The pandemic will worsen the refugee crisis; the world needs to collaborate to fight for them.
Even as the Covid-19 crisis could prompt a more insular world, it will also exacerbate conditions that force people to flee their homes for survival. The recently released Global Trends in Forced Displacement in 2019 report from the UN High Commissioner for Refugees found that nearly 1% of humanity—79.5 million people—had faced forced displacement. This means one in every 97 people in 2019 has had to leave her native land per force, as compared to one in every 174 people in 2005. The most pressing factors behind forced displacement are conflict, human rights violations, persecution and events that lead to disruption of public order.
Refugee numbers doubled between 2010 and 2019—a decade that saw conflict and civil war in West Asia, with the rise of religious fundamentalism, clashing power centres, and tacit/overt support from Western nations to one or the other party in regional conflicts, force hundreds of thousands to flee their homes, in the most dangerous conditions. The report also finds that 8 out of 10 displaced people across borders in 2019 originate from 10 countries—four of these are in Africa. The refugee crisis will likely worsen as Covid-19 wreaks economic havoc in some of the most impoverished and volatile nations.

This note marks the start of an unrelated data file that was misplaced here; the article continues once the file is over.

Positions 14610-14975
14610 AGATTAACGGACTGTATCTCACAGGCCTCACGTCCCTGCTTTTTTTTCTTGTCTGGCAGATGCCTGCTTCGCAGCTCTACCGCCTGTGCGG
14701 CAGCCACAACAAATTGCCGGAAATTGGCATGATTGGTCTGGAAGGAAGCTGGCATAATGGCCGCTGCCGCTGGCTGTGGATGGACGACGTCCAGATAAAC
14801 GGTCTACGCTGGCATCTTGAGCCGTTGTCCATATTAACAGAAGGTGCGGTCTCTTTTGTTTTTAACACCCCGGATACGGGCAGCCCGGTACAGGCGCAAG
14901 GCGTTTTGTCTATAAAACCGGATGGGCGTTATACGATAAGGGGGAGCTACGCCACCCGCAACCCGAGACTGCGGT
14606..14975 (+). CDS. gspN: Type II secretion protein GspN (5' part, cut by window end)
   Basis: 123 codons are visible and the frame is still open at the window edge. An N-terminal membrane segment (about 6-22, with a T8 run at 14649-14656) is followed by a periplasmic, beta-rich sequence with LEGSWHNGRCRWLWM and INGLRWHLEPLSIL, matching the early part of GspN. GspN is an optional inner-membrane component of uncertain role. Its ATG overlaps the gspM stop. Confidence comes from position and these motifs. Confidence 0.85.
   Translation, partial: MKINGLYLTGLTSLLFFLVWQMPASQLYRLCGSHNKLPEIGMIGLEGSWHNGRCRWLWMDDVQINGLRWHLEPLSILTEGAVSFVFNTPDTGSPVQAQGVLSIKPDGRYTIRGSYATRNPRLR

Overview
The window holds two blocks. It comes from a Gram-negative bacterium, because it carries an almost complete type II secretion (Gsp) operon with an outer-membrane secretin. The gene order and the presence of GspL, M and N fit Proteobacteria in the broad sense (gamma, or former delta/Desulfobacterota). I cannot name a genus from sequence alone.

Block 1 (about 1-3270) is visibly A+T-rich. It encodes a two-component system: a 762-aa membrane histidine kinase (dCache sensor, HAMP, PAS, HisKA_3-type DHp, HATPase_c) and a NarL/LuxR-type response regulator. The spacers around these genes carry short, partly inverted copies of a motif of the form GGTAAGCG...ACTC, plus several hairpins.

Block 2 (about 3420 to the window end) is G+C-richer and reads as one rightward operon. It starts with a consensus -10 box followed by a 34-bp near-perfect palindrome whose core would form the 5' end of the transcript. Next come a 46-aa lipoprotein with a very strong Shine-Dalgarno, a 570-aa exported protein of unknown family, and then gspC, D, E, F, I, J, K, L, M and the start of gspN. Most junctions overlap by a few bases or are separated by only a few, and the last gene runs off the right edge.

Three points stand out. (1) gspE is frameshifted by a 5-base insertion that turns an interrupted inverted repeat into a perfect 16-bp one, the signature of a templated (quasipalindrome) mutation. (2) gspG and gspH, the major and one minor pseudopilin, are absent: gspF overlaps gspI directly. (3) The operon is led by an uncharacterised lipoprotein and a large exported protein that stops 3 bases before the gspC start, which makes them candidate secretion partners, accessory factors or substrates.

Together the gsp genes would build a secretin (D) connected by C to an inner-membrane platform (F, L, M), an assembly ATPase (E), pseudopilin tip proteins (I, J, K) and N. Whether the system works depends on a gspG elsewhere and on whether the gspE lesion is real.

Forced displacement leads to socio-economic hardships, wherein the refugees lose livelihoods, health, access to education, etc. For instance, a study on Kenya in 2018 showed that around 58% of the refugees were unemployed, and one-third of them were likely to be deprived or severely deprived with respect to education, health and living standards. It is important that refugees get proper resettlement avenues to prevent such outcomes. To tackle this, the Global Compact on Refugees (GCR) suggests two crucial paths.
First, expand access to resettlement and other complementary measures. Second, enable suitable conditions for the refugees to return back to their homes. Over the past decade, merely a million refugees were resettled. Local integration is also a path—very few want to return back to the conflict present in their home countries, but that will be a long and complex process. The report suggests that, for local integration to take place effectively, government institutions, civil society organisations and local communities must proactively foster social cohesion. How far that can be possible in a post-pandemic world remains to be seen.